supreme court overturning ruling on busing kids out of district for racially = scho (2 Viewers)

Det. Brees

E tan e epi tas
Jul 21, 2002
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i heard last night on a late night news radio show that the supreme court is looking at overturning a ruling about busing kids to others schools out of there district.
this was brought before them stating that racism is the ruling factor because the child's race was one of the determining factors on what school the child went to.
the case was brought by the parents of a white child who stated they have worked extra jobs to move to a area of town where there child could go to a nicer school and live in a nice neighborhood. the school the child should go to was less than a block from the child's home, but now the child is bused to the other side of the city.

can not find link if anyone knows of this please post.
Federal District Judge Nauman Scott presided over the Louisiana desegregation order which required busing.

When he died in 2001, the whole busing issue in Louisiana came under scrutiny.

It was reaching the point, given the costs, that school districts either needed more Federal subsidies to keep up the program, or they'd have to declare bankruptcy.

School districts across the state have been slowly dismantling Scott's busing system.

Now, let me see if I can find anything about the Supreme Court today.
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Here it is, a Kentucky-based lawsuit.

Back to segregation? The high stakes when high court hears JCPS case
November 9, 2006

Louisville is no stranger to the spotlight, and not just because of horse racing and college sports.

Next month, in a case of historic national consequence, the U.S. Supreme Court is set to hear arguments about the constitutionality of Jefferson County Public Schools' voluntary school desegregation plan and another that Seattle schools have adopted.

The lead plaintiff challenging the local plan, Crystal Meredith, is a white parent who sued after her son wasn't admitted to the elementary school closest to his home.

Her position is that he was discriminated against because he's white, as a result of the district's guidelines for keeping minority enrollments in most schools between 15 percent and 50 percent.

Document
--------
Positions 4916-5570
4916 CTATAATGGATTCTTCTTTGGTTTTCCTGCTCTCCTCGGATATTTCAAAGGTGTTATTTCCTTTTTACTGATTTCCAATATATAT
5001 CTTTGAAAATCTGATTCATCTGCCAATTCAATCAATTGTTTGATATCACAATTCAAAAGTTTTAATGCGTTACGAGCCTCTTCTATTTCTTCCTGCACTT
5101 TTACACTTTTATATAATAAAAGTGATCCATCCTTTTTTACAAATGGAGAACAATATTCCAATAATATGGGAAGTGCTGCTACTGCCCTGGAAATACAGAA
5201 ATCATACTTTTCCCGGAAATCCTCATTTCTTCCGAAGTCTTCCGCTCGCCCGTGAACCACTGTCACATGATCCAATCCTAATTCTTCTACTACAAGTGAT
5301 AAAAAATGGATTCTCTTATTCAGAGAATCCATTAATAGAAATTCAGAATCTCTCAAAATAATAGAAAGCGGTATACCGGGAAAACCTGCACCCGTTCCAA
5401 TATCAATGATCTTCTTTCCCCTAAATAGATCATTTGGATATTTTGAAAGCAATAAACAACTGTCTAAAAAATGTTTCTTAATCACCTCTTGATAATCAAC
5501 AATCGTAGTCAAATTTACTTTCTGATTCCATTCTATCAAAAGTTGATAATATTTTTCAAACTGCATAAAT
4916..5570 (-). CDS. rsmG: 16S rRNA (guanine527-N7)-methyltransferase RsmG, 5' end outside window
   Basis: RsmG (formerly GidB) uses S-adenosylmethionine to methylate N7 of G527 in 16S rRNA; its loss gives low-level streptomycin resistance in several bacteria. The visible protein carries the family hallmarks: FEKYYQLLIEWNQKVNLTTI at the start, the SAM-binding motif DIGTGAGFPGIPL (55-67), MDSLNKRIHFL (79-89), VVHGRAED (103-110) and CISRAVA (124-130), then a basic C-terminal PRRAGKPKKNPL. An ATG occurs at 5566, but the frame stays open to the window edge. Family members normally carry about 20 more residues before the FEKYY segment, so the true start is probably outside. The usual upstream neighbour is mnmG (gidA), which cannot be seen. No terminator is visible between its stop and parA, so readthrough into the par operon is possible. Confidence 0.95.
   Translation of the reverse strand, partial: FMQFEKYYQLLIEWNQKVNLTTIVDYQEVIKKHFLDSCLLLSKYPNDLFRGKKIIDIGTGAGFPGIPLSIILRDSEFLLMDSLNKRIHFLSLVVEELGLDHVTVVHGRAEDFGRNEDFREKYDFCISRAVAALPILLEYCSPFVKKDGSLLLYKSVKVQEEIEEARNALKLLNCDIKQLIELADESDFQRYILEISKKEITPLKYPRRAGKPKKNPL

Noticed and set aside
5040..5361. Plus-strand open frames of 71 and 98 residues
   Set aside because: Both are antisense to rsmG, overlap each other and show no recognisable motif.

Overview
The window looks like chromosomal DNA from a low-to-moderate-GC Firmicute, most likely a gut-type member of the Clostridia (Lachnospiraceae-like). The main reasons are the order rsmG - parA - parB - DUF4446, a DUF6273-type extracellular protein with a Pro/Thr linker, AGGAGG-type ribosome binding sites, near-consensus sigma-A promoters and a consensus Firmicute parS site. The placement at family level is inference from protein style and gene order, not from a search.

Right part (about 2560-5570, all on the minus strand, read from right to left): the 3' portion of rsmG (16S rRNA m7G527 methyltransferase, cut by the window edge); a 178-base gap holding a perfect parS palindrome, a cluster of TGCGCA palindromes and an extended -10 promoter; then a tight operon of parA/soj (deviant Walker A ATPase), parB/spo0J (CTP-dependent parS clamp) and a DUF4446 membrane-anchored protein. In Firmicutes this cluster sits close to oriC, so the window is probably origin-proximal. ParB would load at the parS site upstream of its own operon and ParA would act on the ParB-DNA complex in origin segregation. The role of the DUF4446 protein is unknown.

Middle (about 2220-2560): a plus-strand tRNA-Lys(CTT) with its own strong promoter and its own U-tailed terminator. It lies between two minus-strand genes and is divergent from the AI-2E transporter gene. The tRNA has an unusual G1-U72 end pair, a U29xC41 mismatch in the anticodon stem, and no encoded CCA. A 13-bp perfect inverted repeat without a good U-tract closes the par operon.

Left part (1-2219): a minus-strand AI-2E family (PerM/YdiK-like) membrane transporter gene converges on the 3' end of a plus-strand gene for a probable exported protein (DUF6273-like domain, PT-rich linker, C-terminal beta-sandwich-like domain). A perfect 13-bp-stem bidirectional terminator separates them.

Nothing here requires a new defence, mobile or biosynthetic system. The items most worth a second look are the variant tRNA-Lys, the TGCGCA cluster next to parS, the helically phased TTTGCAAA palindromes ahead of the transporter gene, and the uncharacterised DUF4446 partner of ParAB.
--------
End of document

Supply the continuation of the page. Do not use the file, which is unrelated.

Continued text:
Despite the end of mandatory busing, the school district and the public have continued to value racial diversity, which the guidelines, along with magnet and choice programs, have preserved despite housing patterns that largely remain segregated by race and class.

my nephew (sister's kid) was affected by this, in order to attend school with his firends my dad had to be his guardian
thanks dads...
i believe there were originally good intentions but it has turned out to be a bad thing...
It severely curbed, but did not totally end the dual "separate but unequal" school systems which were once the norm statewide in Louisiana.

Besides Judge Scott's death, two things finally ended busing: Busing costs and calls from the black communites to stop diluting their cultural identity.

In higher education, the forced desegregation movement ran its course with predominently white instututions, but ran into a stone wall when it came to applying the same law to all colleges and universities.

Grambling and Southern were quick to jump off the desegregation bandwagon and onto protectionism for "historically black institutions."

"Separate but unequal" public schools never got solved in New Orleans. But, I ain't going there.

I've never lived there and it would be wrong for me to comment, except to say everyone I've known - black and white - said the N.O. public school system was a total mess.

Hope things are being put back together better than they were before.
Interesting avoid the possibility of the Feds stepping in, Grambling State and Louisiana Tech sorta cozied up to eachother.

They cut a deal so that each began offering courses which were only available on the other's campus. As the crow flies, they're only a couple of miles apart.

The deal was carefully crafted to directly impact the Fed's figures when totaling up racial percentages and let the two schools avoid any desegregation order fallout.

Pretty slick. A lot of folks said it would never happen. But, it did. When I went to Tech in the early 80s, it was an 8-mile drive on a very, very crooked road to get to Grambling. Now, it's two miles on a straight road and the Tech golf course is in the Grambling city limits. :)

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